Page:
Ilya Somin, professor of law at George Mason University, wrote that a jury’s “discretion” actually “has much in common with prosecutorial discretion,” in which prosecutors use their own judgment to pursue some cases and not others.
He noted legal scholar Glenn Reynolds pointed out that while “the power of juries to let guilty people go free in the name of justice is treated as suspect and called ‘jury nullification,’ the power of prosecutors to do the exact same thing is called ‘prosecutorial discretion,’ and is treated not as a bug, but as a feature in our justice system.”
“There’s no obvious reason why one is better than the other,” he said.
The Fully Informed Jury Association, which publicizes the issue, recently noted that U.S. Supreme Court Justice Sonia Sotomayor has indicated she accepts the idea.
“The Second Circuit, where Justice Sotomayor once sat, said … in U.S. v. Thomas that a juror’s attempt to nullify the law and instead find in favor of their conscience is grounds for dismissal from the jury. … Sotomayor said the Second Circuit may have been wrong to so assiduously close off nullification,” the report said of her recent presentation to a law school.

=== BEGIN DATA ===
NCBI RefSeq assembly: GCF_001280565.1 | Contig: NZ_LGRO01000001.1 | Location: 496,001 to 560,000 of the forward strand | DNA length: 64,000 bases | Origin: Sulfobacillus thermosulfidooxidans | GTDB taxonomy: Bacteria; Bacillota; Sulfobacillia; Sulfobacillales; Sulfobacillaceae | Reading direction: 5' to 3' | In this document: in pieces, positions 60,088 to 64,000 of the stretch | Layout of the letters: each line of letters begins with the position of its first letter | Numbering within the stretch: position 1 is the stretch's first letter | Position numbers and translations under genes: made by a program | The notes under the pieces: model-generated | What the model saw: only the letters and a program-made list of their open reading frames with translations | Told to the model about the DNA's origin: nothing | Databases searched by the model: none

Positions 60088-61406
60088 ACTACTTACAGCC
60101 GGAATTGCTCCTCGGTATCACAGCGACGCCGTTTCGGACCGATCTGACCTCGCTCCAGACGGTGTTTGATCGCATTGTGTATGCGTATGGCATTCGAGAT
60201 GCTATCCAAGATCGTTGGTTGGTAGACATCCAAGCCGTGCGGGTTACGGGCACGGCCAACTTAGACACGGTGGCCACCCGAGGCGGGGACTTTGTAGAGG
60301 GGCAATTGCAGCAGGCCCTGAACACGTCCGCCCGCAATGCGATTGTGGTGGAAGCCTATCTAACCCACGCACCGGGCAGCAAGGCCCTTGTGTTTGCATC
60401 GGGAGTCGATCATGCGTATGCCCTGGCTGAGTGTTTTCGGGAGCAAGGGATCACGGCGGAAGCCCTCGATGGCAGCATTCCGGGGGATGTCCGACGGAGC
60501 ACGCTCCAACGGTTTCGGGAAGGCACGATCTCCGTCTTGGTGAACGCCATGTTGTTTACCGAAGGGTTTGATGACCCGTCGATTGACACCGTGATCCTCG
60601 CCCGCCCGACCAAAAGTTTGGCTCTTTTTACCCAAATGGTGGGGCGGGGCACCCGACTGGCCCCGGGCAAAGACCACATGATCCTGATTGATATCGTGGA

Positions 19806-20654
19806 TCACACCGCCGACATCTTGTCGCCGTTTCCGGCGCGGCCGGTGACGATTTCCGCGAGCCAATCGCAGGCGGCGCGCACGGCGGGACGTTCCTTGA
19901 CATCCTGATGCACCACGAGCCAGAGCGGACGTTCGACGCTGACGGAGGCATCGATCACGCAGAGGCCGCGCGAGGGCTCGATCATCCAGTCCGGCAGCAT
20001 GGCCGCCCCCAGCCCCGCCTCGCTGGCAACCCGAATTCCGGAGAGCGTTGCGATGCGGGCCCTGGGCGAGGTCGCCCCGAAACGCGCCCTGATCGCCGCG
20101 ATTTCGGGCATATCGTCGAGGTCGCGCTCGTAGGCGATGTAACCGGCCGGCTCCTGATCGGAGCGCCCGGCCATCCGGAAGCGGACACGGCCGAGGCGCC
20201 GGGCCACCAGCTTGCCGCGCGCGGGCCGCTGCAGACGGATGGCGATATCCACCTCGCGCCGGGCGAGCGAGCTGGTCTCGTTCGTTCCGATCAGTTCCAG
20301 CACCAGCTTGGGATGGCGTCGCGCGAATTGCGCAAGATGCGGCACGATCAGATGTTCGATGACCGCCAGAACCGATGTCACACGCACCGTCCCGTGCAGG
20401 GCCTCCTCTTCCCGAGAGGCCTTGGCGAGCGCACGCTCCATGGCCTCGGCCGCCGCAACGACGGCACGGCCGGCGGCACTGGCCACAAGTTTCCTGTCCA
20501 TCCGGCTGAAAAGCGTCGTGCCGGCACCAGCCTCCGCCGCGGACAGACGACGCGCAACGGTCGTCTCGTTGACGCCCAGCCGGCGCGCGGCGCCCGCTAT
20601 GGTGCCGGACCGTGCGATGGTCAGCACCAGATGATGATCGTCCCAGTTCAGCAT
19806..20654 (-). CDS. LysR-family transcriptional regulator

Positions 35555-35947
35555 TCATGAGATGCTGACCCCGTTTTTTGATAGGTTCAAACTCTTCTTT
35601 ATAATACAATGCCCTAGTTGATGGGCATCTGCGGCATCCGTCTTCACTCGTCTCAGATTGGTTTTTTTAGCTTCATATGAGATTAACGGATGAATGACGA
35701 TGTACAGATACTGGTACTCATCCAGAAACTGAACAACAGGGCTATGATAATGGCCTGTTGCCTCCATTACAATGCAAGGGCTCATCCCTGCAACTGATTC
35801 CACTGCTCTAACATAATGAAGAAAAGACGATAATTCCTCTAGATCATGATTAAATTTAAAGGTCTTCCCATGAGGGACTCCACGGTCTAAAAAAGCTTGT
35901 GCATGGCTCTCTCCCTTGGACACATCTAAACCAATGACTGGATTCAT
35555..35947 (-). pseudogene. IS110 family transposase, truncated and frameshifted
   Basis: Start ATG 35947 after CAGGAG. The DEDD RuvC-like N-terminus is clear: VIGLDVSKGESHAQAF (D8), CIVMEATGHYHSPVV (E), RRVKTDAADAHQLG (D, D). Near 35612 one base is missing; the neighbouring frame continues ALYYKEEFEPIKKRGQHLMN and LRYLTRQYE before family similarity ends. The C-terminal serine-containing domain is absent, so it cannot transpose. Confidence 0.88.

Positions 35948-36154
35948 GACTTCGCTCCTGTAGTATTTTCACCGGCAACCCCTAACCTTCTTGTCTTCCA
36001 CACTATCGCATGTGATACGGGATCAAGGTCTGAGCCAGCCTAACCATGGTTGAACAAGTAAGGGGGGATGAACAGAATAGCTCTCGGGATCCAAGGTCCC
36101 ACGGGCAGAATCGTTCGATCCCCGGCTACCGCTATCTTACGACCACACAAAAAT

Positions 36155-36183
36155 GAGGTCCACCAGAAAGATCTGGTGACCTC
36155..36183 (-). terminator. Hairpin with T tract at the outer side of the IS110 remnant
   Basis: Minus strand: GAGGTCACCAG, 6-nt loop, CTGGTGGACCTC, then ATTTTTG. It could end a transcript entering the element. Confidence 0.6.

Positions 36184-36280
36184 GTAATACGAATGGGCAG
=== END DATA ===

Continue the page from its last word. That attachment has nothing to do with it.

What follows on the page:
“There is a place, I think, for jury nullification – finding the balance in that and the role judges should play,” she reportedly said.
The leaflet Wood distributed says judges “only rarely ‘fully inform’ jurors of their rights, especially their right to judge the law itself and vote on the verdict according to conscience.”
“In fact, judges regularly assist the prosecution by dismissing prospective jurors who will admit knowing about this right – beginning with anyone who also admits having qualms with the law,” it says.
The brochure states: “You may, and should, vote your conscience; You cannot be forced to obey a ‘juror’s oath’; You have the right to ‘hang’ the jury with your vote if you cannot agree with other jurors.”
The brochure says Americans colonists “regularly depended on juries to thwart bad law sent over from England.”
“The British then restricted trial by jury and other rights which juries had helped secure. Result? The Declaration of Independence and the American Revolution.”
It explains that in 1972, the D.C. Circuit Court of Appeals found a jury has an “unreviewable and irreversible power … to acquit in disregard of the instructions on the law given by the trial judge.”